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Old November 20th, 2005, 04:10 PM   #9
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Rod supports plus a battery powered follow focus, with a little chord going to a handheld button would be ideal. I'm sure someone will come up with a solution, half of the people on here seem more like engineers and scientists than cinematographers.
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Old November 20th, 2005, 04:59 PM   #10
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I think you might be better off with follow focus and one of those cord thingies that you just turn, I think it's called like a whip or something. Can't remember. Dan could definately help you out there.
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Old November 20th, 2005, 05:03 PM   #11
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Quote:
Originally Posted by Chad Schultz
half of the people on here seem more like engineers and scientists than cinematographers.
HA-HA-HALF??? LOL... ONLY??? at least do something more useful and improve some things instead of just shooting meaningless clips. I have watched every test presented (and I will keep watching) regardless the content vs. sitting in front of the TV for 90 min for a brand product. (here is the missing link btw):
http://dandiaconu.com/gallery/album30
half....
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Old November 20th, 2005, 05:41 PM   #12
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Ben do you have a pic of this "whip" thing?
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Old November 20th, 2005, 06:19 PM   #13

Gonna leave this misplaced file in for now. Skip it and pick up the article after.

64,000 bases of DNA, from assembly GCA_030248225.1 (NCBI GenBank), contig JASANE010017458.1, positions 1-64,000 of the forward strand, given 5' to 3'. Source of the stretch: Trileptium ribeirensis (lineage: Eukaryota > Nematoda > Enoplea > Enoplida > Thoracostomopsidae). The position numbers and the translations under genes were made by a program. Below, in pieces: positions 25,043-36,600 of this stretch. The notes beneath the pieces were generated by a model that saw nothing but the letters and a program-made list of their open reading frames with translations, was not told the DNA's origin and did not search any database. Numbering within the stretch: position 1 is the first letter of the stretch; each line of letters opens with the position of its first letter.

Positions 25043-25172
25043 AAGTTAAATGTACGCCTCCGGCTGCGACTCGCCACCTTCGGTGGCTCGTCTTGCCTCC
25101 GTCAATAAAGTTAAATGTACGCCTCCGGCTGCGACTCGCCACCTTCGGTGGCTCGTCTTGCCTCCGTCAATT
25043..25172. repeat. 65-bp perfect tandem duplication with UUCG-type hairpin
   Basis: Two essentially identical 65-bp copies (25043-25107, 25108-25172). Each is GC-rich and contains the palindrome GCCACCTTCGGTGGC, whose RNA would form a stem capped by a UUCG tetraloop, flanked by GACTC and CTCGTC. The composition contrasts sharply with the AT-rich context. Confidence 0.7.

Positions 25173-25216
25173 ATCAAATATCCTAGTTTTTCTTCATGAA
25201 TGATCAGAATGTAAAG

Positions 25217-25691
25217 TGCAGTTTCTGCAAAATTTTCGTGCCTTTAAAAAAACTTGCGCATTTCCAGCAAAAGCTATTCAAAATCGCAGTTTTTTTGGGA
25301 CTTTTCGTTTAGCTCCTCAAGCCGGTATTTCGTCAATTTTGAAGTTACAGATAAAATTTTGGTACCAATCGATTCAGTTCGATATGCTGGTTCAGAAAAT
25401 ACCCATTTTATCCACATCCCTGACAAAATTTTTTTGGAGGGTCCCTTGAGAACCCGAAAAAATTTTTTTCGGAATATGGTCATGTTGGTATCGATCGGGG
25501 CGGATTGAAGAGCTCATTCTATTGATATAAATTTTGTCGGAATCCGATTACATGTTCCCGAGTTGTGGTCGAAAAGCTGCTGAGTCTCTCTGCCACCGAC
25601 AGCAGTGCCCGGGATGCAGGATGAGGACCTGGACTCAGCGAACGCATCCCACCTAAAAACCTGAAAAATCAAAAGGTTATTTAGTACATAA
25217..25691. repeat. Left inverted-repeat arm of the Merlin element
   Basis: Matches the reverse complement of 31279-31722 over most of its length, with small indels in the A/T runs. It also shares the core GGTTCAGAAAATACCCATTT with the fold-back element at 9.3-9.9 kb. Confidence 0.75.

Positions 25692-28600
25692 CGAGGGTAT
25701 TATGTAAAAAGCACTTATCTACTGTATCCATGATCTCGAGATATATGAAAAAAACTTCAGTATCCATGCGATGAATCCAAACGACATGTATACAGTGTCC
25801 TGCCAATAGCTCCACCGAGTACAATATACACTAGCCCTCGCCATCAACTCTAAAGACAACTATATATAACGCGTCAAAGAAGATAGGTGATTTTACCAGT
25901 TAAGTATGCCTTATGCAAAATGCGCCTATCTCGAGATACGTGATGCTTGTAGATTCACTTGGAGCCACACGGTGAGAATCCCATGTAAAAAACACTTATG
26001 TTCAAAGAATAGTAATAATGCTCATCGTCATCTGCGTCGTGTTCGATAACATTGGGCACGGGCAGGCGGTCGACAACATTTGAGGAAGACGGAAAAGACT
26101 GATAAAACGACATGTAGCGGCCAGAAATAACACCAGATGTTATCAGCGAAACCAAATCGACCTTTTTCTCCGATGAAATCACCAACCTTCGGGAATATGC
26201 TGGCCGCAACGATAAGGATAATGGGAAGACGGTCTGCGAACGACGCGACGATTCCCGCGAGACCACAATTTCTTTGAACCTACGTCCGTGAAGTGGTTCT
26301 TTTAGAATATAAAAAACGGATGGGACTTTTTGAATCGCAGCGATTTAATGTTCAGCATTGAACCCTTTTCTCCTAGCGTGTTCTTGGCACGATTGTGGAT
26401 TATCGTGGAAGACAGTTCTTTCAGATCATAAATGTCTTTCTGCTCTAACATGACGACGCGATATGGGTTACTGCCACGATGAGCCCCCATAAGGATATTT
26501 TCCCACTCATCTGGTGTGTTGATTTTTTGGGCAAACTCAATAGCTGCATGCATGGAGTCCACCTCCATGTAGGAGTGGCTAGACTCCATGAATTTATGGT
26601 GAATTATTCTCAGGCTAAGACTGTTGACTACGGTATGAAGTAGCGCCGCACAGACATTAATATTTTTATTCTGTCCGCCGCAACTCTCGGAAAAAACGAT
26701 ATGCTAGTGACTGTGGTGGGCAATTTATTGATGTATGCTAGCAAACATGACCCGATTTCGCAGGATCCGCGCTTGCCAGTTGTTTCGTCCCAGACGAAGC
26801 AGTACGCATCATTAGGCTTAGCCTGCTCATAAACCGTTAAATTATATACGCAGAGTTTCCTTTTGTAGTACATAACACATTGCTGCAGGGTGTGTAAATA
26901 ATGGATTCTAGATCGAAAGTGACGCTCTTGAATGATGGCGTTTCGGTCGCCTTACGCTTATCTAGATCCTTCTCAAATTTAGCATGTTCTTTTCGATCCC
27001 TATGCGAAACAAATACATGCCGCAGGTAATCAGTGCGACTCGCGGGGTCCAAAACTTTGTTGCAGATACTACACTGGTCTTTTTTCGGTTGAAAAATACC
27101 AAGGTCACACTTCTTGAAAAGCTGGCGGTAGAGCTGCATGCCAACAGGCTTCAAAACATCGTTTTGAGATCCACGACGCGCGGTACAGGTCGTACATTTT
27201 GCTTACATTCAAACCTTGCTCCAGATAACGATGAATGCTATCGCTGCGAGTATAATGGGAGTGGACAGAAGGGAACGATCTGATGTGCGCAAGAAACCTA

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Chad, here's what I'm talking about:
http://www.hydroflex.com/site/cameras/folfocthm.gif

yes the picture is extremely small but you get the idea. Attaches to the follow focus knob and allows you to turn the knob using the whip at any angle.

Dan, that Letus support thing looks like it could really work well. Is there any way I could order just the mount that slip onto the rods without the rods themselves (I have the Cavision rods and they're non-returnable)? Thanks.

Also, I'm no engineer but what about focusing a zoom lens while its resting on that? What if you put rollers of some type on that device? Say, cut out four slits at the edges, put in rubber rollers and drilled a small metal axel to use so the zoom lens would rest on them? Of course that wouldn't account for the x movement at all but maybe ball rollers are in order...
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Old November 20th, 2005, 06:42 PM   #14
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Quote:
Originally Posted by Ben Winter
What if you put rollers of some type on that device? Say, cut out four slits at the edges, put in rubber rollers and drilled a small metal axel to use so the zoom lens would rest on them?
How about if we play "Master Ben stops lifting skirts and blowing covers"? And then “Master Ben gets the toys”? The rollers are there just didn't upload the "explicit" pics. (dam! can't hide nothng here! goda move to another site, so I can work in piece!)
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Old November 20th, 2005, 08:45 PM   #15
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Quote:
Originally Posted by Dan Diaconu
HA-HA-HALF??? LOL... ONLY??? at least do something more useful and improve some things instead of just shooting meaningless clips. I have watched every test presented (and I will keep watching) regardless the content vs. sitting in front of the TV for 90 min for a brand product. (here is the missing link btw):
http://dandiaconu.com/gallery/album30
half....
ok. i seriously want that. any idea when it will be available?